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Pastoral Team: Self Care

Pastoral Team: Self Care

One of the most difficult tasks for any of us is having a plan and sticking with it. Distractions abound in our family and church lives, not to mention the ever-changing world. So how do we prioritize, manage and be intentional with what comes across our desks as well as how we interact with each other? Intentional leadership starts with self-care. But, when you’re constantly serving and thinking about others, self-care can often be found out of our plain sight chair in the corner and under a few magazines. While it seems basic and something that we all know should have a place of importance, it still seems selfish or self-promoting when in fact the opposite is true. 

In an occupation that is truly about others, remember to take time for and prioritize personal and spiritual care so that you can lead by example- which is an excellent way to show your congregation and parishioners that you are passionate about your ministry and the programs within your ministry, and even best demonstrate How to Motivate Volunteers at Church.  But, before you can begin to scratch the surface of your job description to healthily grow your church, make sure operations are moving smoothly, hire the right staff, show staff how much you value them, and maximize your resources, it’s incredibly important that your personal routine reflects consistent intentions. 

Self-care stewardship 101 begins here: 

  1. Spend quality time in the Word. It’s easy to be distracted from this- you work in a church, after all, and are in meetings praying, discussing mission strategies and are often asked to pray for others. Fuel your own tank and be still to hear His voice.
  2. Exercise. If you’re a runner, create the time to hit the pavement or treadmill as it satisfies your mind and body. The benefit of exercise and release of endorphins has to make for a good mood and better sleep- both of which are essential to your work production. 
  3. Make sure you’re present with your family- spouse, siblings, cousins- whomever makes up your family- and spending quality time with them. Family time is more than dropping off children at school on your way to the church office. Be intentional while driving them to school- turn off the radio and turn up your conversation. Maximize that time and look them in the eyes as much as possible. Let them know of your sincere desire to connect with them.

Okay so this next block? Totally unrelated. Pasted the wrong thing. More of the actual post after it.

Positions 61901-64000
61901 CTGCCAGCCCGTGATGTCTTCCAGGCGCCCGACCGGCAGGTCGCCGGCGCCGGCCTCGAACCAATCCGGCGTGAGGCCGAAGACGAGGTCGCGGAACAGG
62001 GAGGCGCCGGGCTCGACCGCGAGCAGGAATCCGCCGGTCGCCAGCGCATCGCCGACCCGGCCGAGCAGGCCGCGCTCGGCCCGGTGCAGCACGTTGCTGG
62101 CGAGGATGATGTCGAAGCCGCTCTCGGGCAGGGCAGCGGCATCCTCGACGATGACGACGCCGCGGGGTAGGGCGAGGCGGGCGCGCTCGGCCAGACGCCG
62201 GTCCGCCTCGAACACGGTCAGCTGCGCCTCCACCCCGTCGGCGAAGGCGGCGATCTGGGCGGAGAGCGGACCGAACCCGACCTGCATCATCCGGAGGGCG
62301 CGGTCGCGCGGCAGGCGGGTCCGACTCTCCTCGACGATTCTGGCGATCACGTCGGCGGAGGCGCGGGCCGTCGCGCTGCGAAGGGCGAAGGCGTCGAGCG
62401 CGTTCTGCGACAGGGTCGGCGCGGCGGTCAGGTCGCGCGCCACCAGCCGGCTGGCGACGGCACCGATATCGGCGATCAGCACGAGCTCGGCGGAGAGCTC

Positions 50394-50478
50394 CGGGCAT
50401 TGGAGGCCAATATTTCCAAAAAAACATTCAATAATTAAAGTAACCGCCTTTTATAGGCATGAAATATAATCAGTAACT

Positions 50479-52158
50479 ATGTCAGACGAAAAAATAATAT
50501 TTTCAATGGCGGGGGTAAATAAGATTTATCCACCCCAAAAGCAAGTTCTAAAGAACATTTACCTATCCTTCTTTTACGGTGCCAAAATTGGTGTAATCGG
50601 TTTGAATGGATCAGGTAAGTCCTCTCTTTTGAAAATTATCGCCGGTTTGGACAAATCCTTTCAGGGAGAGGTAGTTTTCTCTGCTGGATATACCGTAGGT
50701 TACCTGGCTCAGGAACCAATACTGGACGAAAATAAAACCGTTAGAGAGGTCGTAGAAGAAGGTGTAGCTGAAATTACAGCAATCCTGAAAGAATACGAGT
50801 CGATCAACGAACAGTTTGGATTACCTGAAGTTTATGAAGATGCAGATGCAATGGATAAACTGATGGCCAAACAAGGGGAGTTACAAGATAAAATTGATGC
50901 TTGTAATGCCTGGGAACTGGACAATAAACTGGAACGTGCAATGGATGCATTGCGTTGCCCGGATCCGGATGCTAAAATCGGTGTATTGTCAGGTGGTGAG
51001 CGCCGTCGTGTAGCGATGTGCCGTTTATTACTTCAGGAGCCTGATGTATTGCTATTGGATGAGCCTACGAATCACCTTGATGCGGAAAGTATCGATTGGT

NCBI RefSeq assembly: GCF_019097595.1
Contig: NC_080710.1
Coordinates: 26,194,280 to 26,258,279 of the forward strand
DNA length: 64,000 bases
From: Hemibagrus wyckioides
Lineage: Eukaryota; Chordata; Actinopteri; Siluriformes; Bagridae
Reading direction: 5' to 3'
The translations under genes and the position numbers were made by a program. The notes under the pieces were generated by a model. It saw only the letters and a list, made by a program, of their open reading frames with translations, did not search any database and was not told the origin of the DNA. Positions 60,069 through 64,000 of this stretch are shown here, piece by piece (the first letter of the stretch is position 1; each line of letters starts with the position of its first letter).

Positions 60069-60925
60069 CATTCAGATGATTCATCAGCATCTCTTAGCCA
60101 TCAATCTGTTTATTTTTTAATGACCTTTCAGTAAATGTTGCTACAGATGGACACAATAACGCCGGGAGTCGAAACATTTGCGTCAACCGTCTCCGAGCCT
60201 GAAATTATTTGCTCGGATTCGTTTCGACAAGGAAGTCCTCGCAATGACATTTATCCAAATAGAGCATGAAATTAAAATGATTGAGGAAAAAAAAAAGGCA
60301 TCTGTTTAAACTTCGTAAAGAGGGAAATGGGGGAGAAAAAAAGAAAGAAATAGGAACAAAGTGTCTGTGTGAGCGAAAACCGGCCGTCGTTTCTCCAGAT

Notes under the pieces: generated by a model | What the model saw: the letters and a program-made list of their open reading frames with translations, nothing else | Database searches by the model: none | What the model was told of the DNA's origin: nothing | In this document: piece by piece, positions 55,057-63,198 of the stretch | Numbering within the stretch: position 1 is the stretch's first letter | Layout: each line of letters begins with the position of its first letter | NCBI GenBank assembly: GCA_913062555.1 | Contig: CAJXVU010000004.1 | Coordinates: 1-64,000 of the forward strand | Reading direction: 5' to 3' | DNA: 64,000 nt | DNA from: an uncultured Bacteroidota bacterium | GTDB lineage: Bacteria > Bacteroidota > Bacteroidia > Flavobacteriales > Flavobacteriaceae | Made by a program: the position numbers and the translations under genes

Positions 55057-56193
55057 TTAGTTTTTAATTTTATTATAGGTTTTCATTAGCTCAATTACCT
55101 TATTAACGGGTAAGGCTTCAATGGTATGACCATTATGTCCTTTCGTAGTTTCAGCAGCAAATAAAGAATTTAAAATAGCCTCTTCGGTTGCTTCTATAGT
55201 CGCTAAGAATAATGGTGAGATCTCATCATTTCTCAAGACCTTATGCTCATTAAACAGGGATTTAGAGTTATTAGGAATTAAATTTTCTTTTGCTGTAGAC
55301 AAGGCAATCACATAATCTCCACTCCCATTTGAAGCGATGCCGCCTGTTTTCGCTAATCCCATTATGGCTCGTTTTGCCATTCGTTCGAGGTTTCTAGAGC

4. Accountability matters. Since accountability is the key component that differentiates learning from discipleship as shared in Cultivating Accountability in any Setting, having a trusted friend to talk and walk things through on a regular basis makes a difference. We know that iron sharpens iron; but really grasping that concept and living through it changes a person. 
  5. And, intentionally rest. Take vacation or staycation, just any sort of change of pace that helps you relax so that you have a fresh perspective for your needed next steps. We all need to focus on who is important in our lives and why, including ourselves. 

Focus on the Family shared this in their blog, Self-Care for the Weary Pastors, “Jesus Himself knew that self-care is an issue of the greatest importance.  That’s why He regularly took time out to refill His pitcher with Living Water.  You need to do the same. Believe it or not, there are a lot of pastors and dedicated Christ-followers who don’t take their Lord’s example very seriously. Some actually believe that self-care has no place in the Christian life.  Self-care, in their view, is simply “selfish.”  These folks have forgotten that Jesus summed up the law in the words. “You shall love your neighbor as yourself” (Matthew 22:39; Leviticus 19:18).  If you don’t love yourself, you have no way of gauging the meaning of love for others.” 

Here’s to embracing the importance of filling up our vessels so we may genuinely and faithfully pour into others in order to properly address, reassure and support the lingering question in many minds, Post-Pandemic: Is it safe to go to church? Thanks be to God, the church is open and the community is welcome, so let us be prepared from the inside out to minister. 

We hope these blogs geared for Pastors encourage your entire Pastoral team. Whether you’re a Senior Pastor, Executive Pastor, Youth Pastor, Teaching or Interim Pastor, we want to help you lead with best practices that are known and have proven beneficial for thousands of churches nationwide. Reminder, don’t miss any of our other Church Growth Resources that may help you, and you can easily receive our ministry blog posts straight to your inbox!

As the Vice President of Marketing for ACS Technologies’, John is responsible for Marketing’s overall corporate strategy and direction. Storyteller, promoter, problem solver to churches of all sizes and shapes. John has traveled the world working with prominent non-profit ministries. He also serves on the board of directors for Dayspring.

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